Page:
Lexington musician Ben Sollee is known for his live shows, but hasn’t released a live album until now. The songwriter and indie-pop cellist will release “LIVE at the Grocery on Home” at a free concert at Heine Brothers tomorrow at 7 p.m.
Update: the show has been moved inside the Douglass Loop Heine Brothers due to a weather advisory.
Sollee recorded “LIVE at the Grocery on Home” during a five-day residency at the Atlanta music venue earlier this year. The album includes his song “Turn on the Moon,” previously available only on rare copies of his first independently-released solo album.
Sollee wants this album to capture what he sounds like now and how his style has evolved over the last several years.
“I’ve begun to figure out how to approach this whole playing cello and singing and playing with my percussionist Jordan Ellis, and I wanted to document that and chapter it so as things grow and change we have this sound,” says Sollee. “There’s everything from fiddle tunes to rock numbers on there.”
Sollee calls the Grocery on Home an inspiration for the album, citing the former grocery store-turned-music-venue’s community-oriented approach to programming as one reason why he wanted to preserve those particular performances.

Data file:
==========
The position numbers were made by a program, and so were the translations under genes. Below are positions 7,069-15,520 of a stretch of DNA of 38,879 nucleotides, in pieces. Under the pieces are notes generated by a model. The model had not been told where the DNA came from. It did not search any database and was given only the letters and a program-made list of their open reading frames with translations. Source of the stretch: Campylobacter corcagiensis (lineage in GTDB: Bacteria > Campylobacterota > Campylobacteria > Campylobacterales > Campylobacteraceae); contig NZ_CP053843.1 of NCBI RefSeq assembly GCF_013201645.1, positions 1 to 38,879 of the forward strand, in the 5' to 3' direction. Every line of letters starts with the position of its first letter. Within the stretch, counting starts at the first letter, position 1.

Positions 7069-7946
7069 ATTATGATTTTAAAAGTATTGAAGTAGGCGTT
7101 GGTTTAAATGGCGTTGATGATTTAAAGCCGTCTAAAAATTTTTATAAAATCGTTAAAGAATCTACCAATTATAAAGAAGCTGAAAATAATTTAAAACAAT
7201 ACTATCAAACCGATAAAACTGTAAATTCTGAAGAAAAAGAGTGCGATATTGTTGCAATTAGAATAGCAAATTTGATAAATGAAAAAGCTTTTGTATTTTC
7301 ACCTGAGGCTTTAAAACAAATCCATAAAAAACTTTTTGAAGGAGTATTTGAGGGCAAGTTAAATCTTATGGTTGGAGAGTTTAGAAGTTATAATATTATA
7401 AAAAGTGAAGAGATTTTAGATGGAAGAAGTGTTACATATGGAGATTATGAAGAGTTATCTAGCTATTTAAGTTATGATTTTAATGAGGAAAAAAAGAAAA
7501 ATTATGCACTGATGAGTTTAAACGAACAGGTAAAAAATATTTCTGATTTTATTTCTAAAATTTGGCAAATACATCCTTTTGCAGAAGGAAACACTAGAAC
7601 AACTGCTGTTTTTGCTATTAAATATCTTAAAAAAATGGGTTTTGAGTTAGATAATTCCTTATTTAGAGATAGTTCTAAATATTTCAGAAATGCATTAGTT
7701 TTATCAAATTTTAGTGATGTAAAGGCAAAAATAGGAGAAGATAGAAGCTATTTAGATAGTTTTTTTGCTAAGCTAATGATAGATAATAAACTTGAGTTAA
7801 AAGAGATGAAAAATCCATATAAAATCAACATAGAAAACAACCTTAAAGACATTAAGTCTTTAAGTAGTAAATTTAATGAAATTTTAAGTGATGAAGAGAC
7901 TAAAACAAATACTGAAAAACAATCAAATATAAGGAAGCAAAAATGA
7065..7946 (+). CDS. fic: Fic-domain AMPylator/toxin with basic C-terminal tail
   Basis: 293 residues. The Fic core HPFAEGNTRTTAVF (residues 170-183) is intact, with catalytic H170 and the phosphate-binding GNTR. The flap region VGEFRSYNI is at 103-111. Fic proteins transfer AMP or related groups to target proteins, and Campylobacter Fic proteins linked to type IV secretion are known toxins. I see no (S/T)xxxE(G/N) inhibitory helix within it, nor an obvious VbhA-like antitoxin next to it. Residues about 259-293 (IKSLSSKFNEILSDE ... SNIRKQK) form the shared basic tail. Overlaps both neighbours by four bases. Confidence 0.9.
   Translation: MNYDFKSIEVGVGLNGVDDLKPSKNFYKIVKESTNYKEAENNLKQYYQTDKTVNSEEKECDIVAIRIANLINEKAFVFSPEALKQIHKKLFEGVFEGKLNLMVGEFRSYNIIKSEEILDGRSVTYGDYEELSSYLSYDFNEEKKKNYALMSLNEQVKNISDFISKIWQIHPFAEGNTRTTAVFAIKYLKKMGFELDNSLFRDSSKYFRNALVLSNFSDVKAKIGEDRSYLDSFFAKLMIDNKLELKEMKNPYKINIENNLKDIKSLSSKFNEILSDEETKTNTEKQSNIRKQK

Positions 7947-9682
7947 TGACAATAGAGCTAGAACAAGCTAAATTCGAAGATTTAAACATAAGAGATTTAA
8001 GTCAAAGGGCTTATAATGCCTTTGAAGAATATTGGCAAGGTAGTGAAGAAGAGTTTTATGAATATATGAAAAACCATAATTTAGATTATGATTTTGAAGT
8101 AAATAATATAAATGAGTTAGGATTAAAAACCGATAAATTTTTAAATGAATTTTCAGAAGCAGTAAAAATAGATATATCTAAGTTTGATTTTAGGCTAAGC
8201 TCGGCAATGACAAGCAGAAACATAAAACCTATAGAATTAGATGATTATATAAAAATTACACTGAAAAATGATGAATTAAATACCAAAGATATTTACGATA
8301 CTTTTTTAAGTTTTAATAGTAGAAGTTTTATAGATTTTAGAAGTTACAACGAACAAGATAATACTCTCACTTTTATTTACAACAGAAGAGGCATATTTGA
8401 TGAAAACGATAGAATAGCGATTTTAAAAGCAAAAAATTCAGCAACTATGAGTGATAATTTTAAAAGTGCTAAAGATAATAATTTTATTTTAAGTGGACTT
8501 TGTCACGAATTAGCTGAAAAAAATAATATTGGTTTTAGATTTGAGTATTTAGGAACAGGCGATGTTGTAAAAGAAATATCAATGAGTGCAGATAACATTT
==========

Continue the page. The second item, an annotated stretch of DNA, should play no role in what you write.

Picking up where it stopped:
“The audience and the curator, Matt Arnett, invite folks they love and support them not through traditional ticket sales, but by coming in and having almost a house concert setting,” he says.
That community spirit extends to the sale of the record, too. Physical copies of the album will only be on sale at Louisville’s Heine Brothers Coffee stores (the record is also for sale online). Louisville’s Hound Dog Press designed the limited edition letterpress cover, and each purchase includes an extra copy of the CD for the owner to pass along to a friend.
It’s the kind of personal touch that Sollee is known for. His upcoming summer tour, which he embarks on Wednesday with a show at Nashville’s Loveless Café Barn, will include one of his trademark bike rides, in which he rides his bicycle through small towns and back roads to his next destination, in part to avoid the rush of the anonymous interstate and connect with people on the road.
He’ll leave New York City on May 19 and take five days to ride 300 miles, raising awareness for bike advocacy and environmental sustainability along the way. Sollee will arrive in Washington, D.C. on May 23 to play a show at U-Street Music Hall.